ARCHIVED - Rolling road coming to NRC

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September 02, 2008 — Ottawa, Ontario

NRC will soon unveil a "rolling road" in its 9-metre by 9-metre wind tunnel to help automakers and race car teams design vehicles that are more aerodynamic.

Officially dubbed a "ground effects simulation system," the rolling road features a 5.6-metre-long belt, mounted flush with the wind tunnel floor. The belt will fit between the wheels of a test vehicle, which will sit on rollers. "It's designed to simulate the movement of the road relative to the car," explains Dr. David Orchard, Group Leader of the Uplands Facilities at the NRC Institute for Aerospace Research (NRC-IAR). "Instead of the car moving along the road, we'll keep the car in place and move the road. It will rotate and generate conditions underneath the car that are similar to the real-life conditions when the car is in motion."

Artist's conception of the
Artist's conception of the "ground effects simulation system" or rolling road

One of the only full-scale facilities of its kind in North America, the rolling road will simulate speeds of up to 190 kilometres per hour. "What makes our system unique is its length, which will allow us to test large commercial vehicles and SUVs," says Dr. Orchard. "We can also use it to do 'drafting' studies for race car teams — that is, place a car over the belt and another in front — to measure slipstream effects."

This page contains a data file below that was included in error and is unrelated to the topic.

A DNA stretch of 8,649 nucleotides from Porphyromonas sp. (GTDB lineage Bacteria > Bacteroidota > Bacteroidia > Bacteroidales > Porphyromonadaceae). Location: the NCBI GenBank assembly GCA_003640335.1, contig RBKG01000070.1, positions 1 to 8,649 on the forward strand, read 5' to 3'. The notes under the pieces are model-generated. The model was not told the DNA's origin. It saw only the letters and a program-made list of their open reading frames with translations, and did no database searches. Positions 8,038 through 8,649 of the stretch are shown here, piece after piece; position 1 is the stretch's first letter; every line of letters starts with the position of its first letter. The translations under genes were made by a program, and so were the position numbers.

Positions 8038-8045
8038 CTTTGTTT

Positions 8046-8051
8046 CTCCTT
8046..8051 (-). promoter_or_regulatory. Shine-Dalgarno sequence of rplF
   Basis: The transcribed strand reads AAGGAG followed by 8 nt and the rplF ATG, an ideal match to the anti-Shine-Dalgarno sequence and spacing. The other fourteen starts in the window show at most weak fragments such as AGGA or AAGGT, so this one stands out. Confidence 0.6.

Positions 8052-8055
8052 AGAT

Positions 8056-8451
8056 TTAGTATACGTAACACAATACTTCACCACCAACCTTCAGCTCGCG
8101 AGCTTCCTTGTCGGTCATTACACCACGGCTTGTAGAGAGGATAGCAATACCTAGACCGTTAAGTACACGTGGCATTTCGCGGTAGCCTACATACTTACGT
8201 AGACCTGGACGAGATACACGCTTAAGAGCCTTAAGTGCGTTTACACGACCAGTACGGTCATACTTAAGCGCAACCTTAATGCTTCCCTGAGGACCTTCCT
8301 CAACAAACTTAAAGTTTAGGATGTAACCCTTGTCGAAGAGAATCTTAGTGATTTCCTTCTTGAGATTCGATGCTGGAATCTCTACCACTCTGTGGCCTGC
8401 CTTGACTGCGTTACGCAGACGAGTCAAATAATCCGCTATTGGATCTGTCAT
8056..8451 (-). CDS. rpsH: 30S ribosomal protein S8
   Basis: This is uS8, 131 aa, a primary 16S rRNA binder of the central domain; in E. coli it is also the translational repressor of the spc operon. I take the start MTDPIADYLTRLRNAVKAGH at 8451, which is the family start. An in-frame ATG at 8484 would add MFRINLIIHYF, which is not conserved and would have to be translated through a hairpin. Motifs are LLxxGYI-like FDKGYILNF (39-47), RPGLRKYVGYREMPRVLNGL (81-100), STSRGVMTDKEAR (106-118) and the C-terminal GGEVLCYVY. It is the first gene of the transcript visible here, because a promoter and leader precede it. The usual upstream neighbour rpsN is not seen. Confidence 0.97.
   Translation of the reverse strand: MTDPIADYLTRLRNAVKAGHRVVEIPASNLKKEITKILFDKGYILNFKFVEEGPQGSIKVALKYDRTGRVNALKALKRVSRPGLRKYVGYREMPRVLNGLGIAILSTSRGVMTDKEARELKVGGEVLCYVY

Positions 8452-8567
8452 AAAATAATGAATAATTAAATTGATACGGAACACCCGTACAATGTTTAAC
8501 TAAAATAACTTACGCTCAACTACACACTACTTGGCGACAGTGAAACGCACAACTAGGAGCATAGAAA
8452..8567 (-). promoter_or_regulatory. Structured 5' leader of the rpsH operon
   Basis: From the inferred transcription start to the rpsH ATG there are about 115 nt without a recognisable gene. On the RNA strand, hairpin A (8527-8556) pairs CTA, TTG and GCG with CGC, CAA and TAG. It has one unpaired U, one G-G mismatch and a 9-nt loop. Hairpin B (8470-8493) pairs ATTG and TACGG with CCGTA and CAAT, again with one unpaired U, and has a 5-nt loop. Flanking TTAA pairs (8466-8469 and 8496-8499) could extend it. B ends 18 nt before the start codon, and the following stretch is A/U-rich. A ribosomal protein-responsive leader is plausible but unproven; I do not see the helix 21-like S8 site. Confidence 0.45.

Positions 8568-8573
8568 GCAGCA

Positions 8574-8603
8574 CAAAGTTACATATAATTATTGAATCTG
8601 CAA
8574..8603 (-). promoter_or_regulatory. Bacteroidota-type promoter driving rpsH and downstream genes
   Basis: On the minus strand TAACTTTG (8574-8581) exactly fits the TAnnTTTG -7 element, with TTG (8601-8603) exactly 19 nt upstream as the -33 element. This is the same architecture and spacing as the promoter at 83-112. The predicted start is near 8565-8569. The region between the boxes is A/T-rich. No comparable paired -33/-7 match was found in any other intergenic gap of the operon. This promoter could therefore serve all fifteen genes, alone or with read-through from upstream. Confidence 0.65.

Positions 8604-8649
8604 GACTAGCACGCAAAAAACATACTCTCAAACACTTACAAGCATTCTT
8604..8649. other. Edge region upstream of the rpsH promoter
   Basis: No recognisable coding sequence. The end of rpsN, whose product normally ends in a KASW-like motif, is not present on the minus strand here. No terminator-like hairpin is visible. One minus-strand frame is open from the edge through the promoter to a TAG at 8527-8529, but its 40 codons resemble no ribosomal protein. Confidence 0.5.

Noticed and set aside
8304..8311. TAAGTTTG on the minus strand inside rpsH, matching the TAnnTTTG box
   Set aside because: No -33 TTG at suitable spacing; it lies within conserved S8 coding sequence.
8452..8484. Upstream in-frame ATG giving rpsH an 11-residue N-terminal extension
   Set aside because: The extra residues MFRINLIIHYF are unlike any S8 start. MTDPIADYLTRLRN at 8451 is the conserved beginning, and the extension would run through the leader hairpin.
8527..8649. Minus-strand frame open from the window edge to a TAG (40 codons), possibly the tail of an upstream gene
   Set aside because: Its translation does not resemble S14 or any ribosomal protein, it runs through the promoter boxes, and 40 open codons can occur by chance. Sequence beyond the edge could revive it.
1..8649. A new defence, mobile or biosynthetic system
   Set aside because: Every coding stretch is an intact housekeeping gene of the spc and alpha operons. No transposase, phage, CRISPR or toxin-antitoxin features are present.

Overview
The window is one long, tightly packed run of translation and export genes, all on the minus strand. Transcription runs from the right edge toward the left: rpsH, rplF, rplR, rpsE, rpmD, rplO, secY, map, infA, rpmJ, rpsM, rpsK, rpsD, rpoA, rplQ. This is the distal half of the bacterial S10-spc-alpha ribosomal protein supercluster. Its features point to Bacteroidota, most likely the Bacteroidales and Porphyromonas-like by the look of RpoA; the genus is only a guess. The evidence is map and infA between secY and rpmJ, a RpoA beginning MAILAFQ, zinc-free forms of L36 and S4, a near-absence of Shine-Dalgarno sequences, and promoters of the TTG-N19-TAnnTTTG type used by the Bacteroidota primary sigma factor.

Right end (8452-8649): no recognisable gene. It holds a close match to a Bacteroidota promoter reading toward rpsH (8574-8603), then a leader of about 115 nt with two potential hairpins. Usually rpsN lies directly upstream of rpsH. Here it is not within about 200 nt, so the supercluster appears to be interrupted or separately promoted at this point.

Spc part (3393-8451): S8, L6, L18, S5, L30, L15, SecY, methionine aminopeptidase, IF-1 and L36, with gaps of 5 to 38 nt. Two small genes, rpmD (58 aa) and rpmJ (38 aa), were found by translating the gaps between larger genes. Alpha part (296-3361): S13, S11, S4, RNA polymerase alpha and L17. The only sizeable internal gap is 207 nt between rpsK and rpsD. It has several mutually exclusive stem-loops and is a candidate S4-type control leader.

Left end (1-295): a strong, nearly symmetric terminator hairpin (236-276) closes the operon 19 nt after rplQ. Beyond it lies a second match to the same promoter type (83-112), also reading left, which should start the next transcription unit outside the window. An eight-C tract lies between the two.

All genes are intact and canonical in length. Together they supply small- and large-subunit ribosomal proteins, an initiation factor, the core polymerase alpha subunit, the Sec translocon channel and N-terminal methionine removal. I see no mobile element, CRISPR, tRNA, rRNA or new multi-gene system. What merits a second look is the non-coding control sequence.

The addition of a rolling road should help the NRC wind tunnel maintain its competitive edge with the automotive sector, which accounts for a large proportion of the facility's business. "In particular, we're getting a lot of interest from the automobile and commercial truck manufacturers as this will allow them to better meet demands for increased fuel efficiency," says Dr. Orchard.

NRC 9 m x 9 m wind tunnel
NRC 9 m x 9 m wind tunnel

The 9-metre by 9-metre low speed wind tunnel is located on the NRC campus near the Ottawa International Airport. In operation since 1970, the wind tunnel serves the aerodynamic testing requirements of government agencies, research institutes and private companies, while supporting internal R&D activities at NRC-IAR.

The wind tunnel is a horizontal closed circuit atmospheric facility with a large test section. Its fan speed may be varied and set at any value from 0 to 230 rpm. The maximum wind speed is about 55 m/s. The facility provides an attractive test environment for non-aeronautical subjects including surface vehicles, ground-based structures (i.e. bridges, buildings), oil rig platforms and wind turbines.

"The moving belt will allow us to test some things that we weren't able to before," he stresses. "The system will let us accurately assess the lift and drag effects of diffusers, the spoiler/underbody interaction, the underbody fairings and wheel housing — even the flow into the engine compartments. This will ultimately help race teams and auto manufacturers design better vehicles."

The rolling road will be "semi-portable" so it can be removed when the wind tunnel is used to test aircraft. NRC-IAR plans to install the system later this fall or in the spring of 2009, depending on the volume of testing in the wind tunnel.

Enquiries: Media relations
National Research Council of Canada
613-991-1431
media@nrc-cnrc.gc.ca

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